The Pane: Let Us Strive Into Through Thriving by Serving in Missions
In 1982, the great Henri Nouwen composed these words that reverberate nearly four decades later: Compassion asks us to go where it hurts, to enter into the places of pain, to share in brokenness, fear, confusion, and anguish.
Compassion challenges us to cry out with those in misery, to mourn with those who are lonely, to weep with those in tears. Compassion requires us to be weak with the weak, vulnerable with the vulnerable, and powerless with the powerless.
Compassion means full immersion in the condition of being human. When we look at compassion this way, it becomes clear that something more is involved than a general kindness or tenderheartedness. (Compassion, pg4)
Stop and consider how the compassion of God has bolstered you into a new way of living and, therefore, a new way of loving neighbor.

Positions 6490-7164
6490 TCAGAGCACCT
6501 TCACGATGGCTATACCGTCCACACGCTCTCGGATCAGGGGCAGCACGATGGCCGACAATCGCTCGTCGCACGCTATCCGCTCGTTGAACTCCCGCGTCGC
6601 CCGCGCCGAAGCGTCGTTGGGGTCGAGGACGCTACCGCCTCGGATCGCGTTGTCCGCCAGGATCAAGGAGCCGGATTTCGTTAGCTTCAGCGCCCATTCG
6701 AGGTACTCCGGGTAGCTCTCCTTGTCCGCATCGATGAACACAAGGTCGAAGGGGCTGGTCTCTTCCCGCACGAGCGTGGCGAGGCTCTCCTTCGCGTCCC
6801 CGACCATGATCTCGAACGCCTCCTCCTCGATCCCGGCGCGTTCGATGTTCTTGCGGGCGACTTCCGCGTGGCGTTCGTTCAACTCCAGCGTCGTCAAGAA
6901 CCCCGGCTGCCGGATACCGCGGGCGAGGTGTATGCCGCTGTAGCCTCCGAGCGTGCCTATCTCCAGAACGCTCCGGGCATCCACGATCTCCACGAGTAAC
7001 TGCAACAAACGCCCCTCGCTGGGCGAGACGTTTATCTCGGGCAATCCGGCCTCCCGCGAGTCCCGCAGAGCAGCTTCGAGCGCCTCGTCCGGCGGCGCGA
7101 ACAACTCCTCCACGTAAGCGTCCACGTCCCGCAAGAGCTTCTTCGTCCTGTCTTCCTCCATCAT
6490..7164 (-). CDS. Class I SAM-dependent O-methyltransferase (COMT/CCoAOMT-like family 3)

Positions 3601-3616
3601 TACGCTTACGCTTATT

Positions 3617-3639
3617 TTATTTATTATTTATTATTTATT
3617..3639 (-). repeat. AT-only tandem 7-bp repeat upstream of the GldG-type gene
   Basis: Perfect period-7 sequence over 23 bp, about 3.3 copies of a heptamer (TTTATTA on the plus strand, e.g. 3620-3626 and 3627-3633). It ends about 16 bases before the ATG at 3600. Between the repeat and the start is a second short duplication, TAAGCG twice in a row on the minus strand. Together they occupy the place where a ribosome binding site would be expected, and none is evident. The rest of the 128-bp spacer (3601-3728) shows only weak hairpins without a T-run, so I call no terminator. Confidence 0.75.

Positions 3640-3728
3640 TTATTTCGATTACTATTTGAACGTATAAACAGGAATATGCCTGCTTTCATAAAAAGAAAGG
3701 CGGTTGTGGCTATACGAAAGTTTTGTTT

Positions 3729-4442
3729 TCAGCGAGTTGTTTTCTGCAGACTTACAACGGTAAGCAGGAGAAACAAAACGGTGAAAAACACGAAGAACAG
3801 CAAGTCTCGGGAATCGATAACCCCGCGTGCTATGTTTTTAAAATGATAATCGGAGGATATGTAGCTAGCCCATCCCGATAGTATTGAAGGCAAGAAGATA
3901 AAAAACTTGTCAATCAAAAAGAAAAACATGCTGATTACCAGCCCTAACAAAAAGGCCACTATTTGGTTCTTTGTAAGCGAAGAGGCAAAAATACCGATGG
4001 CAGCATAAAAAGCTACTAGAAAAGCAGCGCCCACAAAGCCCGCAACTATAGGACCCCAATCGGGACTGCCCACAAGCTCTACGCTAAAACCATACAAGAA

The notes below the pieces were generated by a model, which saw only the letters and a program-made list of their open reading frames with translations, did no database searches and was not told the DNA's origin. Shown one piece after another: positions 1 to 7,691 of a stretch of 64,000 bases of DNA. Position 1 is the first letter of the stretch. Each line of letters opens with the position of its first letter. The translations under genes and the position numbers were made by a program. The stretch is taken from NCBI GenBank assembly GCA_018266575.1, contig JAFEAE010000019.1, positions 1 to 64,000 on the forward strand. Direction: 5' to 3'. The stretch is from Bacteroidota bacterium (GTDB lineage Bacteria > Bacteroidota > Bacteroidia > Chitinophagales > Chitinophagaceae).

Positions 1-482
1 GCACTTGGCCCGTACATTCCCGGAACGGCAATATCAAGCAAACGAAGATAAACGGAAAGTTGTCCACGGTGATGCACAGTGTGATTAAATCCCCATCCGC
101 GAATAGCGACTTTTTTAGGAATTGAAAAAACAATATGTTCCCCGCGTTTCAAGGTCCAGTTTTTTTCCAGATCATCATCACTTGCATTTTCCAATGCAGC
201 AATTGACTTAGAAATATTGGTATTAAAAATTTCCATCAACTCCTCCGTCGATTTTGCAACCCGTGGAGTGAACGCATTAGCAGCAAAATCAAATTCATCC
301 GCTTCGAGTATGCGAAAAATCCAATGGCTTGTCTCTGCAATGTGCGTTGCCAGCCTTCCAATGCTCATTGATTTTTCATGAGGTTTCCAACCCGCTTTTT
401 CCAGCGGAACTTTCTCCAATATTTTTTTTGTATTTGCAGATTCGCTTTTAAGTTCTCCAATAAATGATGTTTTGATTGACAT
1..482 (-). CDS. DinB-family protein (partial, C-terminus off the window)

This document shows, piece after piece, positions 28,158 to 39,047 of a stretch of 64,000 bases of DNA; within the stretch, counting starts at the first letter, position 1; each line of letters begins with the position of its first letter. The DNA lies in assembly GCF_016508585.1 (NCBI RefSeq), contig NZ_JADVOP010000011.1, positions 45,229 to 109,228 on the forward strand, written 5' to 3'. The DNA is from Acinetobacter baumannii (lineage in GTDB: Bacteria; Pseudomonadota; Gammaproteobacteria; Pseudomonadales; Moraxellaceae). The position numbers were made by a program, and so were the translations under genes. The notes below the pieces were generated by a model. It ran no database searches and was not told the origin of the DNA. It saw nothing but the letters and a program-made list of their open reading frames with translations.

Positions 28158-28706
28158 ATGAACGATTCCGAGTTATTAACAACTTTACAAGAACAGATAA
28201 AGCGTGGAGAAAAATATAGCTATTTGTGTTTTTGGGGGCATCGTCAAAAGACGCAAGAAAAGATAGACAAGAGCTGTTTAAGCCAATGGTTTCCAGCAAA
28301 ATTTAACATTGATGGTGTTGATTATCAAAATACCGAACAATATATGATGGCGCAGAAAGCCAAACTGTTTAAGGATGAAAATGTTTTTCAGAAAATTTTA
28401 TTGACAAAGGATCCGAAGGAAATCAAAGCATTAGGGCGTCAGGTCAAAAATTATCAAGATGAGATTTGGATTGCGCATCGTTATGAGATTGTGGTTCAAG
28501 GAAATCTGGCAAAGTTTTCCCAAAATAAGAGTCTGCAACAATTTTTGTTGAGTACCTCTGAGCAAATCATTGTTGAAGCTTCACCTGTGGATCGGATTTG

Witnessed in the words, actions, death, and resurrection of Jesus, the incarnational God calls us to consider a more profound form of compassion.
The Gospel of Matthew describes it in this way: 35 Jesus went through all the towns and villages, teaching in their synagogues, proclaiming the good news of the kingdom, and healing every disease and sickness. 36 When he saw the crowds, he had compassion on them, because they were harassed and helpless, like sheep without a shepherd. (Matthew 9:35-38)
The Greek word “compassion” used here in verse 36 is splachnon. So here is the best way to translate this word, “he was moved from his inmost bowels.”
Besides the fact that a literal translation sounds severely disgusting, what Matthew was trying to convey here is that Jesus didn’t just look at the crowd and say, “Oh, those poor people. Whelp, let’s get on with more important things.”
Instead, Matthew is trying to say that when Jesus saw the crowd, he was moved wit